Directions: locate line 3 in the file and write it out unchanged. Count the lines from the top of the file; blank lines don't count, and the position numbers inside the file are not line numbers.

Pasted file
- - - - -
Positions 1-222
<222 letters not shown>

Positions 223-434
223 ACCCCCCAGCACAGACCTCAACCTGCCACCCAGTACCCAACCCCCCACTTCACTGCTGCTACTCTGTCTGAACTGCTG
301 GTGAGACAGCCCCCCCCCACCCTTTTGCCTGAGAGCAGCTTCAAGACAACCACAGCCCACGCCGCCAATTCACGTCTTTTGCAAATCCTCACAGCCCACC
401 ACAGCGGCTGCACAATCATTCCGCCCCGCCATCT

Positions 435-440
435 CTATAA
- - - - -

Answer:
Positions 223-434